Blockchain and decentralized finance (DeFi) focused security platform Certik’s investigation led to the discovery of the professional “KYC actors” who bypass KYC processes to scam crypto communities, according to a Nov. 17 Certik blog post.
A KYC actor is defined as an individual who rogue developers hire to spoof the KYC process on crypto projects or exchanges to lurk and gain trust among the crypto community before an insider hack or exit scam.
Certik uncovered tactics used to carry out hacks and exit scams from an interview with a KYC actor and through probing into activities taking place in over 20 over-the-counter (OTC) underground markets, mainly concentrated on Telegram, Discord, low-requirement phone-based applications, and job advertisements.
The interview with the anonymous KYC actor revealed that such actors are cheap to hire; some would work for as low as $8 to bypass a KYC process to open a bank or exchange accounts, or exchange accounts on behalf of the bad actors. Meanwhile, in extreme cases, the pay can fetch up to $500 per week if the KYC actor has to undergo more complex verification processes or act as the CEO of a crypto project.
Certik found that of 4,000 to 300,000 KYC actors based in South-East Asia represent the majority who help operate a global underground network of fake crypto exchanges and fake KYC services, with 500,000 members who are buyers and sellers.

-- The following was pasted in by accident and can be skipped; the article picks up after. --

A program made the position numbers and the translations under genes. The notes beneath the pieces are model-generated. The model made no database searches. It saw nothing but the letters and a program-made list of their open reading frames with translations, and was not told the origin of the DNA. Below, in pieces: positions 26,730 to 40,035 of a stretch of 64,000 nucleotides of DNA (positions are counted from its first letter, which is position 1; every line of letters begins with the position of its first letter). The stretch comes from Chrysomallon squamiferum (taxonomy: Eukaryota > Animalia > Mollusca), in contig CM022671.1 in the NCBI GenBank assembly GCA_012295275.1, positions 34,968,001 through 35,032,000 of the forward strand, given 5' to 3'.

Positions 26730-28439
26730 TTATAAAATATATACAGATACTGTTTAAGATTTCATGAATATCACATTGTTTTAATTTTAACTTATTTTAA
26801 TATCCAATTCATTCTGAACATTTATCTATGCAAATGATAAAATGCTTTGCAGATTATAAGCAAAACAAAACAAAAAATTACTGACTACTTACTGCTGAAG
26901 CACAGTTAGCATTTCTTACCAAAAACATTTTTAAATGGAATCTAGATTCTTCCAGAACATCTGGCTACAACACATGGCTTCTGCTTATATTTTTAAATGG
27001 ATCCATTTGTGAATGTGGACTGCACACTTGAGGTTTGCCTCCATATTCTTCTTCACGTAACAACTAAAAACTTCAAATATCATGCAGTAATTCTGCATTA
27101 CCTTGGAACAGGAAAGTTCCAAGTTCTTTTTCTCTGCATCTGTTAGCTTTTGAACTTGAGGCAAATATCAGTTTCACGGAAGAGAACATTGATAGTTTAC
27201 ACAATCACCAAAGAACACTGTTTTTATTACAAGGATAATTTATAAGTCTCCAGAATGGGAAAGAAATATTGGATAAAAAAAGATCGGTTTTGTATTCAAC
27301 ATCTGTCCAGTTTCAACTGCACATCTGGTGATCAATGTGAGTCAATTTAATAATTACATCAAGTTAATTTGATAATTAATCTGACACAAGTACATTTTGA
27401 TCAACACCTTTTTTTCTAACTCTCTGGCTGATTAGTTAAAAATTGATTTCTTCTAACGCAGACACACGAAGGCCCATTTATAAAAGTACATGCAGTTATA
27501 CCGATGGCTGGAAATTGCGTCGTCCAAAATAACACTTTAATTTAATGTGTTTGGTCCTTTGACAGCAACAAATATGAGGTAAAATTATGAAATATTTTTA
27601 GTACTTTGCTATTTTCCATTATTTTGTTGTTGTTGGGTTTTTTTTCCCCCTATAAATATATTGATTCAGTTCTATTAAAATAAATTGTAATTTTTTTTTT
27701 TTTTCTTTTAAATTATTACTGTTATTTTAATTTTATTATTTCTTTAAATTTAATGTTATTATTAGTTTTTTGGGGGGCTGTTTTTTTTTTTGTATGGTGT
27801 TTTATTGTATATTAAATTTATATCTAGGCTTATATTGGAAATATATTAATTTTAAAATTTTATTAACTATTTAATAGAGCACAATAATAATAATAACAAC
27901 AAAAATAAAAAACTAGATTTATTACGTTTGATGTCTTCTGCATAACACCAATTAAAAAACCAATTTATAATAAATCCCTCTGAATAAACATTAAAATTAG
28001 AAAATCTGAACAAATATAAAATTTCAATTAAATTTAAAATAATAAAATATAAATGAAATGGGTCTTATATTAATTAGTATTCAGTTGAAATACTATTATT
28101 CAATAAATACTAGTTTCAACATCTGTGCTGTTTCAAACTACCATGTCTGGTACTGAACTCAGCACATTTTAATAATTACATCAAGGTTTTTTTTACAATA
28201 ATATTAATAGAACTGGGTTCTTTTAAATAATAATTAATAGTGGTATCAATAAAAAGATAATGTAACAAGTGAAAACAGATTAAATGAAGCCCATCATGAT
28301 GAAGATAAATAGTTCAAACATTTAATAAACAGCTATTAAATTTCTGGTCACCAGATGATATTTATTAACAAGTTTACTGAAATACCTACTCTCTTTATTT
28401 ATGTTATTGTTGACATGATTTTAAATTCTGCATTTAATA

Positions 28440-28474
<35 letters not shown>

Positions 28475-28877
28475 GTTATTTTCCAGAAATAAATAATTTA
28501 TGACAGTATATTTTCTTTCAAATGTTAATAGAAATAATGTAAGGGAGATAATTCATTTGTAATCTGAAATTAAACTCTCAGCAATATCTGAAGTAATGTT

The security firm also found that KYC badges that supposedly indicate the reliability of the crypto project’s KYC verification process are misleading to crypto investors because they are enabling the activities of KYC actors with their superficial technology and inability to detect fraud and insider threats.
Certik concluded by proposing that the solution to combating KYC actors and fake KYC services lies in the highest level of due diligence and running thorough background investigations into each key member of any crypto project.
KYC is enforced by the Financial Action Task Force (FATF) in tandem with anti-money laundering (AML) policies to combat Ponzi schemes and financial crimes. FATF began setting standards on cryptocurrency AML in 2014 and made applying KYC procedures a mandate for virtual asset service providers (VASPs), including crypto exchanges, stablecoin issuers, DeFi protocols, and NFT marketplaces to provide KYC programs.
The KYC process has three components. The first is a Customer Identification Program, which sees the VASP request identification verification to authenticate the customers’ identity. The second, Customer Due Diligence (CDD), considers the VASPs to assess the risks their customers may impose on the crypto project. This process may involve running background checks and reviewing transactions.
Finally, continuous monitoring and the ongoing review of transactions to identify any suspicious customer activities of customer accounts is also a requirement KYC has to adhere to when providing crypto services.
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